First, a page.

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The Precautionary Principle Against Science


The culture of the single transgenic maize (MON810 , produced by Monsanto) approved by the European Union has been banned from France. It is the third time since 2008 that genetically modified corn is banned from the French territory. The decree of March 15th states that “in light of scientific evidence and very recent results of international research, the cultivation of seed MON810 without proper management measures would cause serious risks to the environment as well as a risk of spreading harmful organisms.”

All the countries do not have the same approach in terms of regulation. According to the Center for Food Safety, 64 countries now have regulations more or less strict on genetically modified organisms (GMOs). Benin, Zambia and Serbia are simply prohibiting the import and cultivation of GMOs. Within the European Union, opinions differ on the cultivation and importation of these products, but all countries are subject to the same guidelines passed by European Parliament in Strasbourg. Generally, a consumer information label is required if the product is containing more than 0.9 % of GMO.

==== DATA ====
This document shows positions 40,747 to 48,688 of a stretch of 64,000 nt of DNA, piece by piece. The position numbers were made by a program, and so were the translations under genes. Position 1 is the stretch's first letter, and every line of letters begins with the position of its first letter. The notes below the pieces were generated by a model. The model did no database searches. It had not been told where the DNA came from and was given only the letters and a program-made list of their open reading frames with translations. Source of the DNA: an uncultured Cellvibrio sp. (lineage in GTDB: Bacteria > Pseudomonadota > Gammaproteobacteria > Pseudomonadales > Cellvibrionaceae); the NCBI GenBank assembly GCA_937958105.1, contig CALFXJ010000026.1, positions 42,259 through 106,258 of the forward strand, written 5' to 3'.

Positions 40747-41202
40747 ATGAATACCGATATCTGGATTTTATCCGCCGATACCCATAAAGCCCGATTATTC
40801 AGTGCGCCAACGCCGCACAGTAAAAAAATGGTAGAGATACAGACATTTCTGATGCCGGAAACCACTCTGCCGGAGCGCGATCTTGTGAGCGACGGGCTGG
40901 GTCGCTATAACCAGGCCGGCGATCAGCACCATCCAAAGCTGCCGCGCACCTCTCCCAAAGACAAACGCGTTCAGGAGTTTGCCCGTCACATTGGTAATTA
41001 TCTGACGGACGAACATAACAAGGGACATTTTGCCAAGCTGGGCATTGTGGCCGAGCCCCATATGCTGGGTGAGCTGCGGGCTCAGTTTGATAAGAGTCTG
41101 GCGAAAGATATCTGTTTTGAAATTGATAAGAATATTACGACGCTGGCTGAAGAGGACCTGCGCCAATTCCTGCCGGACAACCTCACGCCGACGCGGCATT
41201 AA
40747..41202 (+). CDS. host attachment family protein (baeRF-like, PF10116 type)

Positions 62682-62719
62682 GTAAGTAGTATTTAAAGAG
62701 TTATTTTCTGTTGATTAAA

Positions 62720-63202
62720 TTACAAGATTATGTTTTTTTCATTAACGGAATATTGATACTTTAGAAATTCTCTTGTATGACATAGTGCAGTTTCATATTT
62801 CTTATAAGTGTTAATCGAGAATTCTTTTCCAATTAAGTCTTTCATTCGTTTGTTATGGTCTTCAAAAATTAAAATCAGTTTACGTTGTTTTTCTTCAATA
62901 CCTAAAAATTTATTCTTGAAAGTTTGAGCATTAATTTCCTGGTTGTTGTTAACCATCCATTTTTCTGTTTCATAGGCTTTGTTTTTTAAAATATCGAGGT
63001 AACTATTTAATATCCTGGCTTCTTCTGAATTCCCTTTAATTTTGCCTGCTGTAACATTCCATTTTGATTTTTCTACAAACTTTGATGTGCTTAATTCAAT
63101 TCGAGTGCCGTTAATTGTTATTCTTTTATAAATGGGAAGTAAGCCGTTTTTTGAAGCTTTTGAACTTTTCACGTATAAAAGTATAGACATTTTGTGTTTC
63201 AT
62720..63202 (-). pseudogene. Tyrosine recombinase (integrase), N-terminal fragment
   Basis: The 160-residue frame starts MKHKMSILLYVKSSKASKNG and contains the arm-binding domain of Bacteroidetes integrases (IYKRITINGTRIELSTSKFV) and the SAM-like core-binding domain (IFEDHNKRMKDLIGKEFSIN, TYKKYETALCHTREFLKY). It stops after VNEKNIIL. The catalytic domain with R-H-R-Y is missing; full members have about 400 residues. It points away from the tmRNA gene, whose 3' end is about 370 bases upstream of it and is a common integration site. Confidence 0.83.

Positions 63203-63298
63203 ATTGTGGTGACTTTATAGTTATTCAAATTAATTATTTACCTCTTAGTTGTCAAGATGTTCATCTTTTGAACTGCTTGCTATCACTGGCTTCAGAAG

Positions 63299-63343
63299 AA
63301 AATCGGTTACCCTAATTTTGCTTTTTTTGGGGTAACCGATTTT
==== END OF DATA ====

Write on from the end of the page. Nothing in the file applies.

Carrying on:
Some hardliners, like France, are opposed to the cultivation of GMOs and do not comply to the Community rules for which cacophony has become the rule. Decisions are indefinitely postponed.

In France the precautionary principle is obviously the first obstacle to experimentation. This ideal shield only hinders discussions while stretching ad infinitum the legal process. The GMOs image is the first problem as fear is the first barrier.

Objective public health criteria are not at the center of the debates but rather a disastrous public opinion view of GMOs. This is what reveals the analysis of economist Daniel Treisman (The Geography of Fear, NBER Working Paper No. 16838 , March 2011) shows that 79% of French are afraid of GMOs.

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